In recent years, the US has seen a boom in unconventional oil and gas development (UD), including hydraulic fracturing, to extract oil and gas. Energy companies claim that it is safe, clean, and necessary if the US wants to ensure essential power supplies in the coming decades. However, environmental activists have raised concerns that fracking is contaminating local water and air.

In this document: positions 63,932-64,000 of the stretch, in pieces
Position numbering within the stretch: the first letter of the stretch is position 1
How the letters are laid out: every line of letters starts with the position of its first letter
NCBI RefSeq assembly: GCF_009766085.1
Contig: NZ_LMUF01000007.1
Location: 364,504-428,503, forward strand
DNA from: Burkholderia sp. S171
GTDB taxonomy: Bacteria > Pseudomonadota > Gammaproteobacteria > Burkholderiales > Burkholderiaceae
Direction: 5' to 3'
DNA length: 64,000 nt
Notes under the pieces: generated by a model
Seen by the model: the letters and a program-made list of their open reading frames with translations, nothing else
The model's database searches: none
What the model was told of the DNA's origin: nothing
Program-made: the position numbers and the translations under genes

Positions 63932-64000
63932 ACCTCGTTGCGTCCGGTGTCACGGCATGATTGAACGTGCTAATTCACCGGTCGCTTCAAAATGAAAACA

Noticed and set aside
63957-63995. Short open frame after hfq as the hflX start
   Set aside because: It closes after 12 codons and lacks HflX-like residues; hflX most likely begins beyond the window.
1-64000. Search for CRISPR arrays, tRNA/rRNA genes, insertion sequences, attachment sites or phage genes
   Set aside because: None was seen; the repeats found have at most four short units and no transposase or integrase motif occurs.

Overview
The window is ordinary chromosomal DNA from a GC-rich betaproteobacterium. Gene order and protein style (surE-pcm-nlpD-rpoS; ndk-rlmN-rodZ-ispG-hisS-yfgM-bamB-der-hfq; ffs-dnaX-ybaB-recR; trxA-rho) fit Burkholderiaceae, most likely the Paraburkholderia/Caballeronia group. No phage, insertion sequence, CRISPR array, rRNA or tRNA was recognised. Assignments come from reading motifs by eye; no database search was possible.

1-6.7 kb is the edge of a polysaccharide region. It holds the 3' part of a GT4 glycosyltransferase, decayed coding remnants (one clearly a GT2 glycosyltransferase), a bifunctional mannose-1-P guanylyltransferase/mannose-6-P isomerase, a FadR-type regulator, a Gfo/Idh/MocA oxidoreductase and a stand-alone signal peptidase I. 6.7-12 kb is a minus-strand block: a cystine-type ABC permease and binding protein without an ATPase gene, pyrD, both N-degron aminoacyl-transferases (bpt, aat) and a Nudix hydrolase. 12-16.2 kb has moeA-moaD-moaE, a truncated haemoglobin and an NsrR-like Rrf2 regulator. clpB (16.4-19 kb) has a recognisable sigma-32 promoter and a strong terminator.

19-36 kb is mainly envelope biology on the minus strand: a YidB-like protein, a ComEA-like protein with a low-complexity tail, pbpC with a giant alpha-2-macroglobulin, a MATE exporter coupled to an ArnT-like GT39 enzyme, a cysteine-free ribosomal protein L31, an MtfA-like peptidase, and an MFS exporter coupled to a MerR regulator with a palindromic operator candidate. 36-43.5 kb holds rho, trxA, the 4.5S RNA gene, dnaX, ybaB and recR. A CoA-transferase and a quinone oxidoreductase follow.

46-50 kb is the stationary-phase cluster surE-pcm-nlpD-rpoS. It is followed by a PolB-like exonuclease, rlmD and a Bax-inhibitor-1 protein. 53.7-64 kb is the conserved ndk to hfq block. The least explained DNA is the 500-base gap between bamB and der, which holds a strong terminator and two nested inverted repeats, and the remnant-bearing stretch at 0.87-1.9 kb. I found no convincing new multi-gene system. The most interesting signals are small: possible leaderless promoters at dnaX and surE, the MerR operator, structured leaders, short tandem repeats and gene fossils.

Imagine you are a landowner in a rural community. An energy company representative comes to you and explains that your land contains oil or gas, and that you could be making “money for nothing”. You sign the contract, thinking of how the money could benefit your family. Months later, dozens of heavy tractor trailers begin rumbling through narrow rural roads; the landscape and community begins to change. Change brings about uncertainty, which often leads to doubt. The unease is further fueled by a raft of conflicting information and propaganda online. You find yourself reading a forwarded email from your grandmother, with a picture of someone lighting their well water on fire, while in the background an American Petroleum Institute commercial booms “This ain’t your daddy’s oil” (1). During these confusing times, a health, environmental, or lifestyle change occurs and our minds tend to go immediately to the new kid on the block – fracking. Could a mystery illness or a change in your well water be the result of that contract you signed all those months ago? The energy company says one thing, environmental groups say the opposite – who do you believe?
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